Theatre Review: QUACK!

Posted: November 17, 2009 in Theatre & Event Reviews and Interviews
Tags: ,
Performance:  QUACK!
Director: Rob Murray
Starring:  Liezl de Kock, Lysander Barends, Emilie Starke, Taryn Bennett, Marlon Snyders, Jori Snell, and introducing Tomri Steyn and Christopher Beukes
Review:  Astrid Stark
First published in The Cape Times 17 November 2009

Afro-Gothic tale of greed is an instant thriller.

She slowly rises up like fog escaping from the trees. Her frail body is draped in broken white lace, stretches of silk and ragged cloth.  Her wooden face is set in an expression of permanent wonder.  She is the hopes and dreams of the people; inside her veins – the elixir of life.  An awful figure wrapped in black, with a face like Lucifer, pounces on the newborn waifish creature, and with a heavy syringe, extracts from her all that is good and chaste.  And so QUACK!’s diabolical plot slowly unravels before your eyes. 

Clare Louise Thomas

QUACK! is the latest production by theatre company, from the hip Khulumakahle (FTH:K).  With its dark storyline and spine-tingling soundscape it may best be described as a new age Afro-Gothic romantic thriller.  QUACK! has it all; political greed, oppression, a bittersweet love story, and death; gently laced with sporadic bursts of black humour. What is really interesting is that the storyline moves forward without a single word spoken.  The multi award-winning theatre and education company, FTH:K, develops opportunities for deaf and hearing performers within the performing arts.  The concept is that their productions are accessible to both hearing and deaf audiences. 

The cast of QUACK! wear expressive and slightly unnerving masks and the story is told through clowning and miming.  However, it is less of a Boswell Wilkie Circus, and more like Stephen King, kind of clowning that takes place.  The twisted tale starts with a dying man who, ravaged by fever, escapes into a parallel universe where he becomes a spiritual healer.  He travels across the country as a quack, dodgy politician, incoherent motivational speaker, and alchemist that harvests the hopes and dreams of the people.  He escapes into his laboratory and sets his twisted imagination free.   The story and characters display elements of The Bride of Frankenstein and Rocky Horror Picture Show, however it retains a distinctly African flavour. It is an original, somewhat sexy, and deliciously disturbing production.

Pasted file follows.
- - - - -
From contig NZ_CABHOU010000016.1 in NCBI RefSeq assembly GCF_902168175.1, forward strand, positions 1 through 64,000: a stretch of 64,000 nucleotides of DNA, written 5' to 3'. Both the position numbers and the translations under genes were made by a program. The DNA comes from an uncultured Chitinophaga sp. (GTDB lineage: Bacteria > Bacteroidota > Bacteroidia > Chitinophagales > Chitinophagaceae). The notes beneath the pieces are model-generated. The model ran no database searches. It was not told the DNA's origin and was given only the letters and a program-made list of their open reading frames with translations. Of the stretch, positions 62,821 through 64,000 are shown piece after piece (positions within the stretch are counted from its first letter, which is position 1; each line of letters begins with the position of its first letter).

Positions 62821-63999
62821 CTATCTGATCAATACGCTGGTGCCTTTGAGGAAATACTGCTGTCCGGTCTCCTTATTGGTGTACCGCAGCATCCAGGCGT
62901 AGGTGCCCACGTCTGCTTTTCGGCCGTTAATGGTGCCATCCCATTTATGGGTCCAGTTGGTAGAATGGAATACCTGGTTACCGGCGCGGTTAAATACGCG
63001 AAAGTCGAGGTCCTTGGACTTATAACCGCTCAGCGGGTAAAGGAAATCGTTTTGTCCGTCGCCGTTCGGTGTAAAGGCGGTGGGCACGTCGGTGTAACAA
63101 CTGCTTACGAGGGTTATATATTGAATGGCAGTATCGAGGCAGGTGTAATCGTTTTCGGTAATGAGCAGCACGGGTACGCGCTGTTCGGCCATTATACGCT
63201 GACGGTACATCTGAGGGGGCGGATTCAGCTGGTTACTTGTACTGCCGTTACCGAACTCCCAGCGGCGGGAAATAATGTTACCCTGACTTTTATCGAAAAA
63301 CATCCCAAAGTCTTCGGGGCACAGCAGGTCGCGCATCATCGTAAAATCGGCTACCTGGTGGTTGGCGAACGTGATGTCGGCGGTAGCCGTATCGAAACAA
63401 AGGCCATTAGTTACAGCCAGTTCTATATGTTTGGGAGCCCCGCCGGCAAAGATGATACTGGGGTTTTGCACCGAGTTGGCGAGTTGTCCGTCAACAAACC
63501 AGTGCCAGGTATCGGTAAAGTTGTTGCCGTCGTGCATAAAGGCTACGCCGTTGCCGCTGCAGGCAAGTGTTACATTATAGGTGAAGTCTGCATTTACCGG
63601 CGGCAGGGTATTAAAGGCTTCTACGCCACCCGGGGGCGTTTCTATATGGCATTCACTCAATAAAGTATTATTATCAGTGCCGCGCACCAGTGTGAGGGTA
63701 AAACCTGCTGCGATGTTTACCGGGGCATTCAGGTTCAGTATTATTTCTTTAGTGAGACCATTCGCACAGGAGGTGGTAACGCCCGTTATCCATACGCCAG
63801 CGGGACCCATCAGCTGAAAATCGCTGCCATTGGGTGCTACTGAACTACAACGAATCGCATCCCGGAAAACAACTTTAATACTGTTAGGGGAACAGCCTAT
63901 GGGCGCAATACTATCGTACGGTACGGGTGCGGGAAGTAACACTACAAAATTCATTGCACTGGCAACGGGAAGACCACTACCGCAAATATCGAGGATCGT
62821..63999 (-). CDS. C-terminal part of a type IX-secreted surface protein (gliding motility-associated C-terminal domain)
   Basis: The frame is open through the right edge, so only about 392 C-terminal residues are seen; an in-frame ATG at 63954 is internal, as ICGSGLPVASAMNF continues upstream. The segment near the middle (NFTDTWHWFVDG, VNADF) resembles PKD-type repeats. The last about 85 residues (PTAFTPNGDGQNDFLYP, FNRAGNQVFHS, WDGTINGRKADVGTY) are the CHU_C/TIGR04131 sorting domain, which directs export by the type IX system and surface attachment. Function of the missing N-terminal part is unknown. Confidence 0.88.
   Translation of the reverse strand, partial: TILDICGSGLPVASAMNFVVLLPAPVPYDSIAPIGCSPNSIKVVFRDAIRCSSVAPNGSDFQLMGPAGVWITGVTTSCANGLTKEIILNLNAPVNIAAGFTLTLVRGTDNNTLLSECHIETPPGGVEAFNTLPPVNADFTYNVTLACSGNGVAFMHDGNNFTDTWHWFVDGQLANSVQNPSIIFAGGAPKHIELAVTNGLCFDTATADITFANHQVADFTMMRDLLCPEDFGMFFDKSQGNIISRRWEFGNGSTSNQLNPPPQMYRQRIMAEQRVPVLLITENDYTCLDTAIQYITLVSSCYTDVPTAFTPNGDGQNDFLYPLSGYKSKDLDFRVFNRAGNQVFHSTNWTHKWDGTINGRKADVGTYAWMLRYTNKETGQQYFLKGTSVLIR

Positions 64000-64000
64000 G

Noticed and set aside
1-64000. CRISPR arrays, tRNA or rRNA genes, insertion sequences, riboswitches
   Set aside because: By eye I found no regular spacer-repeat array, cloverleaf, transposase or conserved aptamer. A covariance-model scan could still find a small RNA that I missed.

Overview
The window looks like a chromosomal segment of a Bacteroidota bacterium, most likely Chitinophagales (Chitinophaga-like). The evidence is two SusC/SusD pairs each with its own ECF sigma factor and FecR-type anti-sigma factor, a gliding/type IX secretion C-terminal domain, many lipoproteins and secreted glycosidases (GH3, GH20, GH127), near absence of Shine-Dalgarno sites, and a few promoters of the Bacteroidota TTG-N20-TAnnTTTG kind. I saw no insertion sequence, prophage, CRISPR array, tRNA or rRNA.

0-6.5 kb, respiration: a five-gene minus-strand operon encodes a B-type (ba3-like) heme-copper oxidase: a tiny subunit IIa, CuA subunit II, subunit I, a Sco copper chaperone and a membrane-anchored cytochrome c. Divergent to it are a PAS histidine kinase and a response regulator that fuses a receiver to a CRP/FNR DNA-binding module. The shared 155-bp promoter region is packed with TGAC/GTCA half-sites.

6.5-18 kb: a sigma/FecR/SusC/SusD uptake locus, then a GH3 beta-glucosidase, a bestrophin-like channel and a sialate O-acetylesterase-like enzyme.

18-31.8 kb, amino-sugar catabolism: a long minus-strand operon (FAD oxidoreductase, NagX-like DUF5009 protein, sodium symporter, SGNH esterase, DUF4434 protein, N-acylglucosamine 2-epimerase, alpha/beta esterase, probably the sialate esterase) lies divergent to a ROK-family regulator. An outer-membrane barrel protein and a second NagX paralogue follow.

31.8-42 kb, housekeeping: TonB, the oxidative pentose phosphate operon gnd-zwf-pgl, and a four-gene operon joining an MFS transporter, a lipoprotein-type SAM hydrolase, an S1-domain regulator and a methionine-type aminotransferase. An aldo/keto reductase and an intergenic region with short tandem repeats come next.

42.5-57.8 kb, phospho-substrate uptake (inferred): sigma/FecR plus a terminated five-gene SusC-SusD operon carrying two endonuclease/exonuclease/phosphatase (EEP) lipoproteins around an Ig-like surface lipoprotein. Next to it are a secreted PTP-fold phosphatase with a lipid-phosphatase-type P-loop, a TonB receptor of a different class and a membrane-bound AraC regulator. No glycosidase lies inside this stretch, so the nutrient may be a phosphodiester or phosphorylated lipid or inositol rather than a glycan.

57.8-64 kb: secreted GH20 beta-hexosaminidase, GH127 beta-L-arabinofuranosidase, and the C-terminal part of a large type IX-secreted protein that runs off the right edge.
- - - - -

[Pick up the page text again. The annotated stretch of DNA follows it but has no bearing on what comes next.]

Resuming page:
Lysander Barends is a deaf performer that plays the role of the maniac dictator/ Dr Frankenstein.  Barends, who also did a great job with his role in FTH:K’s GUMBO, seems to become one with  his evil mask and delivers a convincing performance.  It is however Liezl de Kock, playing the role of the dictator’s long suffering companion, that really makes her mask speak a multitude of emotions. De Kock who also performed in FTH:K’s GUMBO and Pictures of You knows just how to juxtapose her mask and the angles of her body to describe her tormented character.  In fact the entire cast deliver engaging performances.  By using masks the performers’ movements seems exaggerated and emotional.  Exposed hands become very expressive, and with their being no verbal dialogue to drive the plot, the production lends itself to a variety of interpretations. The opening scene depicting the dying man, the surgeons, and the movable bleeping heart is sensational; as is the final dramatic ending. 

It’s the first time the FTHK has worked with such a large cast and at times the story feels a bit difficult to follow. There are undertones of evil and a few spine-chilling moments but one never really gets the feeling that events will spiral out of control.  The plot can be a bit darker for my taste.  However if you get lost in the story, it is easy enough to allow yourself to be mesmerised by the production’s visual decadence and haunting soundscape.  Director Rob Murray keeps dissolving boundaries with his daring work and should be commended for his fearless stomping down on conventional thinking.    Jesse Kramer was set loose to create bizarre props and a clever stage design. On opening night, in a lonely corner, a bedraggled pile of shoes dangled from their laces with a little signboard that reads “Lost Souls”.  Just before entering the theatre a tin bath filled with water invites guests to baptise themselves; weird, wacky and fun.  Leila Anderson’s elaborately layered costumes with interesting textures add neatly to the gothic feel of the production.

The expressive masks by Janni Younge are mesmerising creations that sets the imagination free. Younge has recently received the Standard Bank Young Artist of the Year Award for Theatre for her puppet and mask designs.  It is difficult not to fall in love with the enthusiastic cast and crew of FTH:K. Their viral marketing is innovative and they add sweet little extra’s such as a speed dating night after a Friday’s performance.  The QUACK! cast have been invited to perform at the QuestFest in the USA  after which it will run at the National Arts Festival in Grahamstown. 

QUACK! runs at Cape Town’s Intimate Theatre until 21 November.  Tickets cost R50 and concessions for students, pensioners, and the deaf and disabled, are R40.  For bookings contact FTH:K on 021 448 2838 or  Fans can keep up to date with FTH’K’s activities by following their blog


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